Under tax reform, the 7.5% floor is back in place for two years beginning January 1, 2017 – that means that it applies to the 2017 tax year. So assuming the same facts above, you can claim $2,000 as a deduction, or $5,000 in expenses less the floor (7.5% x $40,000 = $3,000).

Again, unlike most of the provisions in the bill, the provision is effective retroactively to the beginning of this year – so you’ll see this change on your 2017 and your 2018 tax returns.

  1. State and Local Taxes. Under tax reform, deductions for state and local sales, income, and property taxes normally deducted on a Schedule A remain in place but are limited (see #3 below). Foreign real property taxes may not be deducted under this exception.
  2. SALT caps. While SALT deductions remain in place, there is a cap on the aggregate, meaning that the amount that you are claiming for all state and local sales, income, and property taxes together may not exceed $10,000 ($5,000 for married taxpayers filing separately).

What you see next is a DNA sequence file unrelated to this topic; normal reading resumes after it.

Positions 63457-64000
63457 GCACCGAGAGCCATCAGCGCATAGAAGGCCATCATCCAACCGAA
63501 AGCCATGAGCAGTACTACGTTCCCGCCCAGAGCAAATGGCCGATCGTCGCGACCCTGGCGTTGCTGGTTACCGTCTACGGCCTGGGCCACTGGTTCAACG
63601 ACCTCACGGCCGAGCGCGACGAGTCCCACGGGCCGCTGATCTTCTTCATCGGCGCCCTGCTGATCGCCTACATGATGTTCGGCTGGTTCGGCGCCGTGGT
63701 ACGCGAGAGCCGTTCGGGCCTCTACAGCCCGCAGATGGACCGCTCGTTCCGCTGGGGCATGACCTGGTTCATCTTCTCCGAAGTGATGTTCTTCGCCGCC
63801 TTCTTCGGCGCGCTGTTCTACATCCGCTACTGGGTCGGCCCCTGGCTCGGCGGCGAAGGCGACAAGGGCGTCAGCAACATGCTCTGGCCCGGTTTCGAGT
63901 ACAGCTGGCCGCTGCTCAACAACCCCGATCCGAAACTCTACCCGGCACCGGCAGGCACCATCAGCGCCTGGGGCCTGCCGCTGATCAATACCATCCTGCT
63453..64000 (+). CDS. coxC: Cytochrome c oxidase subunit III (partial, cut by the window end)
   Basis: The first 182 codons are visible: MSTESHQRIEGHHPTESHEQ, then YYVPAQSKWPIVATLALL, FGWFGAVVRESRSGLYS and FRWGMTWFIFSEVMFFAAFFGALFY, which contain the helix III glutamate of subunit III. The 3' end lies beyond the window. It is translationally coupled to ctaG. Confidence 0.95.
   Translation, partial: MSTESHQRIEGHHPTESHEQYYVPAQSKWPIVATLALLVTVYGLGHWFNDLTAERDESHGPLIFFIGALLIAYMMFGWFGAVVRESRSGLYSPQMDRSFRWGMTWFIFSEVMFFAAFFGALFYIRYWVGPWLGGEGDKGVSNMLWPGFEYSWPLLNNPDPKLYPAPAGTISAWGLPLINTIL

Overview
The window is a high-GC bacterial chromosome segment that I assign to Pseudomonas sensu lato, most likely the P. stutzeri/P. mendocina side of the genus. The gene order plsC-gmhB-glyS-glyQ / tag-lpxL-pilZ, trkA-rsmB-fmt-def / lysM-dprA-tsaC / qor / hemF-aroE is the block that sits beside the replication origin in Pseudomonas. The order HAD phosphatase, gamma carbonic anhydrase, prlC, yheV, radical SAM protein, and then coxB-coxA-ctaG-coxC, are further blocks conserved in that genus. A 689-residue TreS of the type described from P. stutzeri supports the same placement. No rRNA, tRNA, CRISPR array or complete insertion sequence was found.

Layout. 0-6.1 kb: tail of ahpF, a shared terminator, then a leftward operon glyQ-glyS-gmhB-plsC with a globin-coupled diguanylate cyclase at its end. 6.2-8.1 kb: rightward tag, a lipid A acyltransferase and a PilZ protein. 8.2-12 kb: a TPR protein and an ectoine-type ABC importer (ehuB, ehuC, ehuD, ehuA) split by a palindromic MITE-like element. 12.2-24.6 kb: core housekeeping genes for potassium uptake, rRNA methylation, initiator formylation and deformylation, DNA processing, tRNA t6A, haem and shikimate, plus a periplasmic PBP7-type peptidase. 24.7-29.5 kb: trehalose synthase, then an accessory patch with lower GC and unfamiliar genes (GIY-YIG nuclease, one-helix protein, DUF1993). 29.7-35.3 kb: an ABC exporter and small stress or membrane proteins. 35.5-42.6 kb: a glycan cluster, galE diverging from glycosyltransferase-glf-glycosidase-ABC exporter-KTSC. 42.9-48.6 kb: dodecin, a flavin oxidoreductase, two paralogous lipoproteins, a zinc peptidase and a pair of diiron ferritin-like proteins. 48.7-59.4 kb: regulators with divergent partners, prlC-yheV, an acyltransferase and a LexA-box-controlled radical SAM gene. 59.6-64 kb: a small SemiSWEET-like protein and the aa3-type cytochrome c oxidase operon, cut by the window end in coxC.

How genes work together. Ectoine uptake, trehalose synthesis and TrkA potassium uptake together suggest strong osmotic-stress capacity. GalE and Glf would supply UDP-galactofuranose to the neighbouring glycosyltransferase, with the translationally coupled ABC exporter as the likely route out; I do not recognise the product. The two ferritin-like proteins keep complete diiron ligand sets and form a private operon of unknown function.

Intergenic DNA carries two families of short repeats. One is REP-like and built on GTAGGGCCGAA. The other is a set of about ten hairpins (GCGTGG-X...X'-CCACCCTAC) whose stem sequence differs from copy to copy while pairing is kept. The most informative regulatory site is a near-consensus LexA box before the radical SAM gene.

State, local, and foreign property taxes, and sales taxes which are deductible on Schedule C, Schedule E, or Schedule F are not capped. This means that, for example, rental property – even if held individually and not in a separate entity – remains deductible and not subject to these limitations.

And yes, Congress already knows what you’re planning, so amounts paid in 2017 for state or local income tax which is imposed for the 2018 tax year will be treated as paid in 2018. In other words, you can’t pre-pay your 2018 state and local income taxes in 2017 to avoid the cap. There is not, to date, a similar restriction for property taxes.

  1. Home Mortgage Interest. So, first, the home mortgage interest deduction didn’t disappear. But it did get modified. Here’s what you need to know. First, the definition of acquisition indebtedness is important: It’s indebtedness that is incurred in acquiring, constructing, or substantially improving a qualified residence of the taxpayer and which secures the residence. Home equity indebtedness is indebtedness other than acquisition indebtedness that is secured by a qualified residence. Those distinctions are important (more in a moment) no matter what they’re called by you or by the bank.